Other horses have come close: It has been far too long since we have had a Triple Crown winner, but we have come close several times. Real Quiet was the closest, and Silver Charm, Charismatic and others were more than respectable in their Belmont attempt. It is popular to say that we won't see a Triple Crown winner again, but there is really no reason it couldn't happen.
Espinoza has been here before: Victor Espinoza is far from the top of his game as a jockey, but he obviously has a strong bond with this horse. As significantly, in 2002 he won the first two legs of the Triple Crown aboard War Emblem before failing miserably in the Belmont. He knows what lies ahead, and he knows what he needs to do to focus on his horse and avoid all the distractions that could keep him from his best. That's a huge asset.
What's working against him:
History: While several horses have come close, we have also seen horses that are better than this one fail when given the chance. Smarty Jones was blown by in the Belmont stretch when he looked absolutely dominant. Big Brown was a super horse, but he barely showed up for the Belmont. Point Given was perhaps the best Triple Crown contender of the last 20 years, but his pursuit was over before it started - he lost the Derby before winning the final two legs. Being the best horse in the field - even by a wide margin - guarantees absolutely nothing in this sport. As I'll Have Another showed us, even making it to the starting gate for the Belmont isn't assured when you win the first two legs.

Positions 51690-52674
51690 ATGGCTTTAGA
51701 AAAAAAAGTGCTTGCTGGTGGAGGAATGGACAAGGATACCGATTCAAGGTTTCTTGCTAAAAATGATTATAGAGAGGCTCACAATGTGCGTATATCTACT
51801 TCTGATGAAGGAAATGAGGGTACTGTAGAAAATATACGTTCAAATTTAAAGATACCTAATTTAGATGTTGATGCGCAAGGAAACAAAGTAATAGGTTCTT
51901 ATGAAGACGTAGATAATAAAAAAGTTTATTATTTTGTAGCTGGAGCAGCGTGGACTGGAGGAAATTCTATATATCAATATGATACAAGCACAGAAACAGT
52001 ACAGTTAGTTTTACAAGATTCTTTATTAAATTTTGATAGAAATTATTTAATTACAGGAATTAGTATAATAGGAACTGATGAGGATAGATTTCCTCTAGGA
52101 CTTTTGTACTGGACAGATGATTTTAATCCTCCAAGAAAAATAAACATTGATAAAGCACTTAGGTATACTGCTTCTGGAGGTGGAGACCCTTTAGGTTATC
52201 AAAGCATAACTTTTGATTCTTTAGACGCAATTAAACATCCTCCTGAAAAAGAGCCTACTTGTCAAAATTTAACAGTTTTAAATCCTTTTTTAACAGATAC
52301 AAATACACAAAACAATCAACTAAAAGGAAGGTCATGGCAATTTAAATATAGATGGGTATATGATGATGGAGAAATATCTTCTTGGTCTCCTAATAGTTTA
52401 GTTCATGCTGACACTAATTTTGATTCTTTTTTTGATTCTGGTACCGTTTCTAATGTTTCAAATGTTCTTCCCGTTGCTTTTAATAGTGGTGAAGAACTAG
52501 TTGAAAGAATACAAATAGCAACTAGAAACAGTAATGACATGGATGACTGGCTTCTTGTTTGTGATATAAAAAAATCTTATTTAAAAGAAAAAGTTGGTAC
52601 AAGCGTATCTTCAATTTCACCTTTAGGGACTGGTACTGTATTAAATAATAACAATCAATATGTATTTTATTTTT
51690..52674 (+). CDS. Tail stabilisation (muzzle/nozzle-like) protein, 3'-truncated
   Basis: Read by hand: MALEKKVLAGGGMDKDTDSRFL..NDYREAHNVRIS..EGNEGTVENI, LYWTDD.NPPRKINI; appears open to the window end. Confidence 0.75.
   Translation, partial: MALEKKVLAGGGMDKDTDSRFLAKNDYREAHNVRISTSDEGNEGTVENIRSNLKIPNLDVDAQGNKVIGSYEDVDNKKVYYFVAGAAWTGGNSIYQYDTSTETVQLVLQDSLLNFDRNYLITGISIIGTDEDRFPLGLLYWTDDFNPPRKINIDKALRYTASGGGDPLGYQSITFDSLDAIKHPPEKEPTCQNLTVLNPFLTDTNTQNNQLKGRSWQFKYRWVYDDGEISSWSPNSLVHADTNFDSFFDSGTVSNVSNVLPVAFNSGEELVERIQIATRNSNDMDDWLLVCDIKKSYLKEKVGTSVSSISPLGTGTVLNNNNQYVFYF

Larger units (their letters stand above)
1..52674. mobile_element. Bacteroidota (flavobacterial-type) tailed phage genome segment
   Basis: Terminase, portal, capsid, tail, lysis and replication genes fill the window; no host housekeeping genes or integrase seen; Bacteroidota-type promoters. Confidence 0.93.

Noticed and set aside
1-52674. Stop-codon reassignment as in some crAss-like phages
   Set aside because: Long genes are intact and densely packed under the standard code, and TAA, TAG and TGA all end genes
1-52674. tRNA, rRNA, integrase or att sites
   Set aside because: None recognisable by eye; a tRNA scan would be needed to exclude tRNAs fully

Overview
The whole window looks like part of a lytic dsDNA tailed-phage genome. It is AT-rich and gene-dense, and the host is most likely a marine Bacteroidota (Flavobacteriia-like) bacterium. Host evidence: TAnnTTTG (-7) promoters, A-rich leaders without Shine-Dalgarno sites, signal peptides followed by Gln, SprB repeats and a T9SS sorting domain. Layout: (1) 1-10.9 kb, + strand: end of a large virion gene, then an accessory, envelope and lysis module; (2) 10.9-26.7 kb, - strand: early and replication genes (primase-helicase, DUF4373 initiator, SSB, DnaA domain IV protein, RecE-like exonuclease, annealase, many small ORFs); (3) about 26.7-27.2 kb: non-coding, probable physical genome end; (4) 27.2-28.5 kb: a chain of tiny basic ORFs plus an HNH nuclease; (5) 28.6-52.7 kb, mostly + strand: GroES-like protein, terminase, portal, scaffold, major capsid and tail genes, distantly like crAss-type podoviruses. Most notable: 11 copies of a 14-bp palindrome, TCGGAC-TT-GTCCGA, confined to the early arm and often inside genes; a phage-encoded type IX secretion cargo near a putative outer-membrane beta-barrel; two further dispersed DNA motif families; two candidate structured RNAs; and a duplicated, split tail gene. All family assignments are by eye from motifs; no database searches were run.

Distance concerns: I was skeptical, given his breeding, of his ability to get the distance in the Derby. That turned out to not be a factor, though the fact that he practically was able to walk the first half mile helped. The Belmont is a quarter mile longer than the Derby, though, so my concerns about the Derby distance will only be amplified here.
Fresh horses: While the horses in the Preakness and the Belmont that he will face may not be as good as he is, several of them will have the advantage of rest - something that will be in short supply for California Chrome. The Triple Crown trail is grueling, and that is even more the case now that horses are so lightly-raced. A fresh, rested horse should have a couple of lengths advantage on a race-weary one all things being equal. That could work against this horse here.